It’s not for lack of trying. Enormous amounts of ink have been spilled and enormous efforts have been made attempting to ameliorate the situation. Sponsors and mentors; explicit bias and implicit bias; parttime and flextime; remote work and hybrid work; diversity and inclusion – each refers to initiatives taken with the best of intentions trying to fix what’s broken. Or what’s ostensibly broken — too few women at the top.
Obviously, there are many more women near the top, and even at the top, than there used to be. But in comparison with men, the numbers are still puny. There has not been a single woman president of the United States or France. There has never been a president or Communist Party chair or prime minister of Russia or China or Japan who was a woman. The percent of CEOs of Fortune 500 companies who are women finally climbed out of the single digits — for the first time ever — this year; it’s just over 10%. In top U.S. law firms, the percent of women equity partners remains under a quarter. And while more women serve in the U.S. Congress than ever before, the total figure is similar, just over 25 percent.
So… is progress toward gender equity being made? Yes. Is this progress, after all this time, sufficient? No — certainly not ideally.
What then is the problem? Well, it’s not really a “problem.” It’s a truism. Women and men are different. Women and men are physically, psychologically, and sociobiologically not one and the same. The differences between them necessarily have an impact on gender and leadership. Moreover, the differences between (among) them are greatest when pregnancy, childbirth, breastfeeding, and childcare are involved.
For a book that was published in 2018 titled Women’s Leadership Journeys (edited by Sherylle Tan and Lisa DeFrank-Cole), I wrote a chapter titled “Leadership and Lactation.” My thesis was simple: “that the evolutionary origins of gender divisions explain to a considerable extent the meager numbers of women leaders.”
Remember… humans are primates. This explains why a section of my chapter discussed being a primate parent. I observed that among the commonalities of being a primate parent is a level of attachment between mother and child that nearly always far exceeds that between father and child. This impacts on women and leadership. Specifically, woman have a far harder time leaving their child behind while they go off to work — while they go off to lead — than do men. In Sweden, for example, men and women are both given the same amount of time off for parental leave. However, men return to full time work far faster than do women (Sweden, n.d.).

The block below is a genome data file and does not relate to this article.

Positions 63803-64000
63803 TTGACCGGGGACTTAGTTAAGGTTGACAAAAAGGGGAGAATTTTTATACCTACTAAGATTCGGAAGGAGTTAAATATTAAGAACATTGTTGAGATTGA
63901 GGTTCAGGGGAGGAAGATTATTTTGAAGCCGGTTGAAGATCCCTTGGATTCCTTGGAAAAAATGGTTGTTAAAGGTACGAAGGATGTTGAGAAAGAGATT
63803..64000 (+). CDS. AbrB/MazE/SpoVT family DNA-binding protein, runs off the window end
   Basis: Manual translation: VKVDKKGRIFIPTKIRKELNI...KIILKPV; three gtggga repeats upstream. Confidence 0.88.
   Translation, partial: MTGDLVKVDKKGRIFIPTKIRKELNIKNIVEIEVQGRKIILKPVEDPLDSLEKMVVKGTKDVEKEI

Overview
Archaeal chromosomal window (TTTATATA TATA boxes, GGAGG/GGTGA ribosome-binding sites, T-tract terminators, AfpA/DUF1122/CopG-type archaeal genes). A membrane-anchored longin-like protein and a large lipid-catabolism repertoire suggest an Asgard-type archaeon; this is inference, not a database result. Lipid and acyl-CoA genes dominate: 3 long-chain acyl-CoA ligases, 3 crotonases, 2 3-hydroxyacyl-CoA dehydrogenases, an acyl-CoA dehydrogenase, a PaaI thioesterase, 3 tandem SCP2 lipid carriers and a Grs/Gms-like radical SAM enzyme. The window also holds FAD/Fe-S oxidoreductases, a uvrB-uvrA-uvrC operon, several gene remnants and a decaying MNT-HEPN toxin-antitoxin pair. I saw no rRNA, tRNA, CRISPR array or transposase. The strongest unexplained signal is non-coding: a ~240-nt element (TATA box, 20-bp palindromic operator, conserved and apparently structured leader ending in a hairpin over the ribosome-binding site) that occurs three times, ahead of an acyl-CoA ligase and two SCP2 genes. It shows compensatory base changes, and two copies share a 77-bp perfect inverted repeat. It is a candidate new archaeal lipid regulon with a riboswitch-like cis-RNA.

At the time, I pointed out that scientists were only starting to get serious about studying the similarities between human and nonhuman primates. I further suggested the similarities would someday prove consequential, and they would include “many psychological and social mechanisms underlying parenting.” As it turned out, scientists did pursue this line of research. And they did find the impact of pregnancy and parenting on women — as on any other primate — was considerable. This was nicely summarized in a recent article in the Washington Post that read in part: “Neuroscience, which has long studied the effect of pregnancy on animal brains, has finally turned its attention to the effect on the human brain — and the results are challenging commonly held assumptions about women’s intellectual abilities during and after pregnancy” (Chang, 2023).
The article makes clear the following:
- When a human mother is pregnant and then gives birth her brain changes. It undergoes “an extraordinary period of reorganization known as neuroplasticity.”
- These changes have some effects some of the time that are negative, such as “mental fogginess.”
- These changes have some effects some of the time that are positive, such as “improved multitasking and stress endurance.”
- Though the article does not explicitly say, its content makes clear that some of the time some of the changes are likely to have an impact on women and leadership. This includes the wish to, the will to, the determination to, the capacity to, lead. To, that is, prioritize leading over time with, and energy on, family.